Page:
26. I don’t even know where to start, but I don’t think it was an accident that one of your videos popped up in my recommended section, which brought me to your channel. I met my husband 13 years ago, next month, when he had finished his 4 years in the Marines. He’s a wonderful man. Has morals, loves me to death, is (or was) a very big people person and works his butt off. Always talking to anyone and making conversations with complete strangers. I’ll put it this way, I was the complete opposite, quiet and shy, but he made me come out of my shell. Everything has been wonderful, I thought, up until lately. He’s never been interested in going to the VA, not for medical or financial help. He’s a “ I’ll find a way to make this happen, will power/your brain is more powerful than you think, work my butt off” kinda guy. Here in the past couple years, it’s like he’s almost completely changed. He’s talked to me about some things he’s been through in the Marines, not all, I know that, but some. He lost quite a few friends and that’s where I think he’s having problems….ptsd and survivor’s guilt. I’m no psychologist/therapist, but we’ve recently started going to see one…..actually, it came to the point of me MAKING him make the call to talk to someone. He was scaring the hell out of me. Most of the time it’s like he isn’t the same person I married, the same easy-going, funny, man I know. He thinks crap of himself, of me, hell, the whole world for that matter. Thinks myself and our kids would be better off without him, the him that’s “going crazy”. Of course, the therapist we’re going to is privately owned not connected with the VA at all, but is a vet himself and sees other vets in his office. He met the guy by installing flooring in his home and trusted him from the get go. But when we go in, my husband doesn’t let on to feeling as bad as he does. We’ve been 3 or 4 times now, and I know there isn’t gonna be some miraculous moment that my husband snaps back into the guy he used to be, but if he doesn’t let our therapist know how he’s really feeling, he’s not going to be able to help with what he really needs help with. I don’t know, what I’m trying to say exactly. Guess I’m just agreeing that, yes, medical/emotional care for our armed forces, active and vets, men and women, needs a major overall improvement. I don’t get it. These people put their lives on the line for us and at the very least, should have THE BEST medical/mental healthcare provided for FREE.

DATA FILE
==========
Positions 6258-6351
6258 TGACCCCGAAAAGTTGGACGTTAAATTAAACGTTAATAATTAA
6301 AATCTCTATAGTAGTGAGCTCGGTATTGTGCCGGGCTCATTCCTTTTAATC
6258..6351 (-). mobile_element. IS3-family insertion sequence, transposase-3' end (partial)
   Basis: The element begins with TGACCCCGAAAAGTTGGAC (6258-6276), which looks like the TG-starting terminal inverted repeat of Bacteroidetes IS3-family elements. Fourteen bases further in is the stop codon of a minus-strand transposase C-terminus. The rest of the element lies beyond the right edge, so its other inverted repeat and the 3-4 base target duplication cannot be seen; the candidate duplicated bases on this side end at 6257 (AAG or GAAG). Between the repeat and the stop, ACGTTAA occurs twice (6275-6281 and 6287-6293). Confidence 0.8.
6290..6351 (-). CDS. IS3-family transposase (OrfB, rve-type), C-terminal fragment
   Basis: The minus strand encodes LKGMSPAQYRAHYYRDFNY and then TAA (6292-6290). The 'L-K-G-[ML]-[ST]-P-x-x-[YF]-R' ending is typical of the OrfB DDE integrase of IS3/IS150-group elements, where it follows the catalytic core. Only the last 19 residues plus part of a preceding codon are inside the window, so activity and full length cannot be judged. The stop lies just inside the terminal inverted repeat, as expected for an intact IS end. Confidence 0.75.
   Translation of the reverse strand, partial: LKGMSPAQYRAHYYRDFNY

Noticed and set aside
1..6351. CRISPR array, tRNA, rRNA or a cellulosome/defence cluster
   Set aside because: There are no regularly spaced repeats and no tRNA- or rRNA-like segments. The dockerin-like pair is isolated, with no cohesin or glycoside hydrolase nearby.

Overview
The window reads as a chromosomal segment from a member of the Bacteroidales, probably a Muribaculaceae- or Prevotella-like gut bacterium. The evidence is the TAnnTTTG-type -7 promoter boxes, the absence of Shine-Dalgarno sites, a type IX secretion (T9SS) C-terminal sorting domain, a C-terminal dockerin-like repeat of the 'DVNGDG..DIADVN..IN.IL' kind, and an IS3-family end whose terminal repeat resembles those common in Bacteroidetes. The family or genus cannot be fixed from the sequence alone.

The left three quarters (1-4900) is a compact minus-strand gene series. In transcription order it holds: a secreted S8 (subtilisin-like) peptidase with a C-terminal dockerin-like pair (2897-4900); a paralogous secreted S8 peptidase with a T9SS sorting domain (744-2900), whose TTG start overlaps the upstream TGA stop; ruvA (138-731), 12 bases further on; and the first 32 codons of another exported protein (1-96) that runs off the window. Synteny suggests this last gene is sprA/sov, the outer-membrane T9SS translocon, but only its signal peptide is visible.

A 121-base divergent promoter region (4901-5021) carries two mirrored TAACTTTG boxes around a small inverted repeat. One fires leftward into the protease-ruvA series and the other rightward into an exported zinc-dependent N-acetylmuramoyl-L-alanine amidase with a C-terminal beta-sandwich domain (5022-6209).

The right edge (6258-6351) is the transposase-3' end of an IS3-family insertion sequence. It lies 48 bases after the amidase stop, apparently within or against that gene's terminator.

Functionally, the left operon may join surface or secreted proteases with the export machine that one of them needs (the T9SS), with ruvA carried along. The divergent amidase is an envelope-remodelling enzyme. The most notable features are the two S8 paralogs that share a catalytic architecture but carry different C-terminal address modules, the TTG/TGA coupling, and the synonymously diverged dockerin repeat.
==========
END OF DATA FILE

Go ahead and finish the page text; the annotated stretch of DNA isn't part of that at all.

27. Thanks Kati, I have been fighting the VA fight for treatment for 20 years. So thanks for speaking out.

  28. So happy to see this video, and I'm honored to have been of service in answering some of your questions.

  29. I have several close family members who are veterans. One of them told their dr at the VA about their mental health issued post-deployment and it ruined their career. Then they told the Dr they were feeling suicidal and the best the VA could do for them was a bi-monthly therapy session with an LCPC who was riding out his last year to retirement.
    It makes me sad to know this is how veterans get treated after all they go through serving our country.

  30. If i dont hear Happy Thursday of Happy Tuesday, in the old the old videos, i really feel there is something missing, You look so much as my current therapist and act like her, its really comforting.I live in the Netherlands and i am so happy that everything falls in insurance and dont pay a dime and have specialized care. i would be screwed if i lived in a country you'd pay for therapy. Your videos are very helpfull for me!